In Security is an engaging and thought provoking one-hour documentary film about how barbed wire, a simple 19th century invention used to secure agricultural property, has evolved into a silent sentinel that acts as a means of control over people and spaces around the world. Since its inception, barbed wire, a.k.a. the “Devil’s Rope,” has become a ubiquitous feature of our daily lives yet we never give it a second thought. Used as a security barrier, it surrounds pastures in the countryside, parking lots, homes and other buildings in the city. Its general purpose is to warn people not to cross a line and to emphasize that trespassing in a specific area is forbidden. On another level, barbed wire is used as a frontline obstacle by the military forces of the world, as a boundary marker between countries, and as an impenetrable wall around prisons and other institutions where absolute control over the movement of human beings is required. Barbed wire is used everywhere for security purposes, but it also speaks loudly about the insecurity of our times. Produced and directed by award-winning filmmakers, Ron Harpelle and Kelly Saxberg, In Security is a historical journey from Texas and the Great Plains, to the 20th century battlefields of Europe, and on to South Africa, the Middle East, the U.S border with Mexico and finally to the Louisiana State Penitentiary. The film reveals how barbed wire introduced concepts of boundaries and private property where none existed before, and how strands of wire have been used ever since to restrict the free movement of people everywhere. The premise of “In Security” is that barbed wire, although silent, speaks clearly of the turmoil of our past and present.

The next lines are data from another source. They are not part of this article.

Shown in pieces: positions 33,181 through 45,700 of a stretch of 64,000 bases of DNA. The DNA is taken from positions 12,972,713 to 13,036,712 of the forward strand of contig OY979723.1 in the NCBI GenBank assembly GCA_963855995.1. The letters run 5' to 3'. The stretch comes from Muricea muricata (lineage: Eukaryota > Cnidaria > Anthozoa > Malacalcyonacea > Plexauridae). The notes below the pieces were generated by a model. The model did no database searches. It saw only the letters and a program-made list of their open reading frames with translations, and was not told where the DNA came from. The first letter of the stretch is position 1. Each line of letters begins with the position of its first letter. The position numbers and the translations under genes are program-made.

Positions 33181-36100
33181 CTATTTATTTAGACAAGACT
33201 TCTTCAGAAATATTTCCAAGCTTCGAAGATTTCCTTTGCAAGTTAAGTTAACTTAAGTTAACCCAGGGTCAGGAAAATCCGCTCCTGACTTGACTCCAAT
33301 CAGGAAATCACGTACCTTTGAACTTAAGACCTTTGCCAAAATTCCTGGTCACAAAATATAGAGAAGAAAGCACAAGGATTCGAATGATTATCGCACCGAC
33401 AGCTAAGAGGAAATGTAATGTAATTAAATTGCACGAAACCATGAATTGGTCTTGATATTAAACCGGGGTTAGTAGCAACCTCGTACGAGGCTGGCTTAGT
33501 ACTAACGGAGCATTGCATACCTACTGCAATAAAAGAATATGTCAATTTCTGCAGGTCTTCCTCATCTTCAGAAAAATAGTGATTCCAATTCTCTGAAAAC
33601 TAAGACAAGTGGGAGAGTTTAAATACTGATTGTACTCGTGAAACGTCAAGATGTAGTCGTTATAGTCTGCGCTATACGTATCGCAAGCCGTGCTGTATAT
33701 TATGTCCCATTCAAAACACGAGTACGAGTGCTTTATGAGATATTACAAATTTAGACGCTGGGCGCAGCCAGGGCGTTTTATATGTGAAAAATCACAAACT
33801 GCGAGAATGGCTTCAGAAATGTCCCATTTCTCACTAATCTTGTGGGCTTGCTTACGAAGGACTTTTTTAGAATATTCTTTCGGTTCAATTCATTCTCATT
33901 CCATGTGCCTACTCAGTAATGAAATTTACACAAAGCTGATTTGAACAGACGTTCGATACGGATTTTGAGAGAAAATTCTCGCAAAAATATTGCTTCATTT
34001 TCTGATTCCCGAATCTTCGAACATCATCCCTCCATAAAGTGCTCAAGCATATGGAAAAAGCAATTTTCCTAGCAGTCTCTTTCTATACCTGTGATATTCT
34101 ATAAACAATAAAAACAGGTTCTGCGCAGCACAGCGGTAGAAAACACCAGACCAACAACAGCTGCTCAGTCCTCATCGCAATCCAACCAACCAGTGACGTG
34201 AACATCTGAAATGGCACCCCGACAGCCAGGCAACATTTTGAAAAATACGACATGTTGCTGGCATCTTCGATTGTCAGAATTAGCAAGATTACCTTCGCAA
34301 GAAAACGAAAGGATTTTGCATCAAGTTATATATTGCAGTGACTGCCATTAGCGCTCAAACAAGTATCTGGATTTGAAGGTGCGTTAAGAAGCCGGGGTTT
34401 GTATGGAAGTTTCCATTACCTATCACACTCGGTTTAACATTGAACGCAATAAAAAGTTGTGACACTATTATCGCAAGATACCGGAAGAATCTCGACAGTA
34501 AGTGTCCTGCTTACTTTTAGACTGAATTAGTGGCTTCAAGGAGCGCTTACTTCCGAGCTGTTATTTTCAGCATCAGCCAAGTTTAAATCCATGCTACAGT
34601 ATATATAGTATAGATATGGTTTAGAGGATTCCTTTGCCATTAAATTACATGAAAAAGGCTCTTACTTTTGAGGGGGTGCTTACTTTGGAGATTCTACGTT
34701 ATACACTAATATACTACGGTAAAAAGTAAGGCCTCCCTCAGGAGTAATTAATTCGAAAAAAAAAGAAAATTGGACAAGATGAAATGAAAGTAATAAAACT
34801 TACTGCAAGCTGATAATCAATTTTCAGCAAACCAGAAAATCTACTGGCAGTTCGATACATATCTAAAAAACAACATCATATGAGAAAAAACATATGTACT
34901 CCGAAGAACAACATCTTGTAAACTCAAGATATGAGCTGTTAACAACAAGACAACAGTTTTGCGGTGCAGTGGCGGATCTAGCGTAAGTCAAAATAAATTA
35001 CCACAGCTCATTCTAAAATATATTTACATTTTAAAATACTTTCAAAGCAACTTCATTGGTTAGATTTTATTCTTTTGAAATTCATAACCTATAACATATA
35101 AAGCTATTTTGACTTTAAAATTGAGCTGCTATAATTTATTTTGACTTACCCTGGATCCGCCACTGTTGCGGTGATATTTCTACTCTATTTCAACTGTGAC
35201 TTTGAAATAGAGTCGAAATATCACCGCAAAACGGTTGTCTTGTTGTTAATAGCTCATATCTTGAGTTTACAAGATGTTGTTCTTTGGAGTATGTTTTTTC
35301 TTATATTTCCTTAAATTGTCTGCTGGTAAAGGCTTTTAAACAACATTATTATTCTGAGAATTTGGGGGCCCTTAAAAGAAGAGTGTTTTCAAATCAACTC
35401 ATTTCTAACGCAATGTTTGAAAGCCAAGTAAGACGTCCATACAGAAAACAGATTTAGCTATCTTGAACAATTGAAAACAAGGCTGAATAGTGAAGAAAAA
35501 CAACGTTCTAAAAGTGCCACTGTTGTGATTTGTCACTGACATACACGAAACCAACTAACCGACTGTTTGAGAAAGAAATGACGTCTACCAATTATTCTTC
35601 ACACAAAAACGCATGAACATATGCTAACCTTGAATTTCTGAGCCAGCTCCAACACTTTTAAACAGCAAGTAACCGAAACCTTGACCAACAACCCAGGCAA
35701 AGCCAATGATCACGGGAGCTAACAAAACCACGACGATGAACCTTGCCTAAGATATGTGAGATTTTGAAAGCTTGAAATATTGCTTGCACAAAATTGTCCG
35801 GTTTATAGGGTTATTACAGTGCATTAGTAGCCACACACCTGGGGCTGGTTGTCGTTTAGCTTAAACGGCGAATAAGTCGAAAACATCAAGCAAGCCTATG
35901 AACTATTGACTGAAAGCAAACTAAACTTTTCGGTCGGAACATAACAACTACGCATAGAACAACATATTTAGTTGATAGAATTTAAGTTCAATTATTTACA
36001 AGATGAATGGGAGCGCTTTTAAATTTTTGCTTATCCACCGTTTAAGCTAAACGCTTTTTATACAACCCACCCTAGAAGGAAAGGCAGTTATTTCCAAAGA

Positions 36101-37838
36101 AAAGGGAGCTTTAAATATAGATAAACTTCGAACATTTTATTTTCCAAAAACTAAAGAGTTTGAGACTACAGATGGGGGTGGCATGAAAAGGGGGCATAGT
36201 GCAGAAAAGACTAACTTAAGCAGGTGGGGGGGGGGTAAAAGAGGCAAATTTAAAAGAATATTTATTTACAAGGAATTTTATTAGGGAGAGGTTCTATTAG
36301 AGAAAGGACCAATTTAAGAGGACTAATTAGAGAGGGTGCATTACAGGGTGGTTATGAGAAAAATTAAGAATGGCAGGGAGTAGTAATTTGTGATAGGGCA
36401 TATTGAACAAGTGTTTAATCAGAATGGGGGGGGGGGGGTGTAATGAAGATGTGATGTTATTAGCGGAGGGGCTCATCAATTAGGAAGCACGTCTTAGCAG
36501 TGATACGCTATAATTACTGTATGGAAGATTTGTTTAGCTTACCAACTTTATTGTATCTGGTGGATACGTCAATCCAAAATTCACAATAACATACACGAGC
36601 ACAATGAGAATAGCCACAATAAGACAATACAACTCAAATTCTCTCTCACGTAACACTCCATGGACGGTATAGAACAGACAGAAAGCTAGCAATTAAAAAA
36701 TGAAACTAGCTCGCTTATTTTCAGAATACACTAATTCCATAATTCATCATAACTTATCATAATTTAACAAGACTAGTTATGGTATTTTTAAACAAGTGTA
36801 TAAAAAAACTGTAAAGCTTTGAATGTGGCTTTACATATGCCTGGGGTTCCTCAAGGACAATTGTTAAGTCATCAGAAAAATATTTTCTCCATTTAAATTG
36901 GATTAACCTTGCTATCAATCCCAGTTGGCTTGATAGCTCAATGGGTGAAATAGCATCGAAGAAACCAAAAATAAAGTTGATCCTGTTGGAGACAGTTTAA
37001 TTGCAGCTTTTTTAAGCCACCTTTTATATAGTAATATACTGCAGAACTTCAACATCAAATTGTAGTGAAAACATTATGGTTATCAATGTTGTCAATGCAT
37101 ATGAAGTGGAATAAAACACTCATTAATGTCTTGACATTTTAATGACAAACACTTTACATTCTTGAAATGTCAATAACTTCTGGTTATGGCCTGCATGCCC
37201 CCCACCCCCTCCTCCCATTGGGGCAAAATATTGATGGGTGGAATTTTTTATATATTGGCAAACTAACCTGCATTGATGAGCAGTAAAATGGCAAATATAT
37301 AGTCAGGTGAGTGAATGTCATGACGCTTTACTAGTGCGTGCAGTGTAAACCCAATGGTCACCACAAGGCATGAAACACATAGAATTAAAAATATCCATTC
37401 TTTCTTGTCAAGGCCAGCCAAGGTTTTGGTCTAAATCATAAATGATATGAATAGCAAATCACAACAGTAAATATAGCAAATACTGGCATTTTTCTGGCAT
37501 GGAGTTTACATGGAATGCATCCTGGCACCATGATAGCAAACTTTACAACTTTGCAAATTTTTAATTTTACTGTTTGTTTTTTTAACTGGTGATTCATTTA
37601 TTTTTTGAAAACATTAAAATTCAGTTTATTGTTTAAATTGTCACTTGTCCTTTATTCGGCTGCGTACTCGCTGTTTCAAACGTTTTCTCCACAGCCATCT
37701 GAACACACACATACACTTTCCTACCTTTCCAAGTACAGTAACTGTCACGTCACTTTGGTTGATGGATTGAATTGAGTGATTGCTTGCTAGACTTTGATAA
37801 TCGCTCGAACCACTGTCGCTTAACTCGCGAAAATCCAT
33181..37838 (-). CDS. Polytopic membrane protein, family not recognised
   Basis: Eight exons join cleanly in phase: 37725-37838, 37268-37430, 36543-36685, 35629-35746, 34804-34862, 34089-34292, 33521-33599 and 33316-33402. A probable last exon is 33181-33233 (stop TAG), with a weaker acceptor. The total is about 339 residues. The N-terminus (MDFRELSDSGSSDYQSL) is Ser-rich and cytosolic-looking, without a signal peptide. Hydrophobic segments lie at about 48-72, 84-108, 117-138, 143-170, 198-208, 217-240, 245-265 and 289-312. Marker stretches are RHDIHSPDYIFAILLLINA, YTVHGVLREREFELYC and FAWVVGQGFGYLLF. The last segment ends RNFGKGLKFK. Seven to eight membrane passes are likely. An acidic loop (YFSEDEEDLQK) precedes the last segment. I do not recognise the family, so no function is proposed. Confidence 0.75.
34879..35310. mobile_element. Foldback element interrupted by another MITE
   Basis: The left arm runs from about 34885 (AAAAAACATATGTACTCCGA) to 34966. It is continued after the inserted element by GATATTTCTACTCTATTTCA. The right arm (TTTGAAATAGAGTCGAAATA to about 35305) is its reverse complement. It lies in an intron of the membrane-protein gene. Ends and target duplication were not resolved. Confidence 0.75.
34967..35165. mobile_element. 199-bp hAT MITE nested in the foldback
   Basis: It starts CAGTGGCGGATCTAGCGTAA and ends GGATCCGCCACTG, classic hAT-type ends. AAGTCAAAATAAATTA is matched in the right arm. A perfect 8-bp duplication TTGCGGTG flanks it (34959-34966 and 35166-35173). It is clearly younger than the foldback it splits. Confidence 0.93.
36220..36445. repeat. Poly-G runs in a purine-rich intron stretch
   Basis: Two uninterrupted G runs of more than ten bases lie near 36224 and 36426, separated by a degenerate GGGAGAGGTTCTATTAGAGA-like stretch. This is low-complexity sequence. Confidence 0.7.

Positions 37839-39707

The guide for this journey is Mark Solomon, a Canadian of aboriginal descent who has worked with Amnesty International on indigenous people’s rights. Mark puts the story of barbed wire in context by discussing how First Nations were the first to be dispossessed by sharp pieces of metal strung on a line, and how the aboriginal experience is reflected in the subsequent history of the use of the “Devil’s Rope.” In a series of five chapters, we meet Barbed wire expert Delbert Trew at a barbed wire museum in Texas; military historian Andrew Iarocci in the Canadian war museum’s Vimy Ridge display; visit a barbed wire factory in South Africa; review Canada’s Oka crisis and the response of the Canadian military; an Israeli kibbutz near the Golan Heights, and the border with Syria where divided families use megaphones to talk over a barbed wire fence; In Bethlehem, we look at Barbed wire and the Walls surrounding the Palestinian territories; in Brownsville, Texas we meet several people impacted by the US border wall with Mexico. Finally we visit the former slave plantation turned Prison at Angola in Louisiana where we meet inmate Edrick Jenkins in the prison museum – we finish with a tour of the 18,000 acre prison complex provided by Gary Young, communications officer, who like most of the guards lives in in the ultimate gated community – the prison itself; “the prison farm” has a public golf course, rodeo complex, prison industry complex, Prison Camps A through J and of course death row. Edrick Jenkins provides the last word on what it means to be locked up behind the razor wire: “Well, you can see through it but you don’t see freedom when you look through it. When you look through that razor wire … you actually see a wall … that razor wire is a wall, that says no, you cannot come this way, the razor wire is there to stay, if you do try me, I’ll hurt you. I’m bigger than you, I’m badder than you, and if you try me you’ll lose…”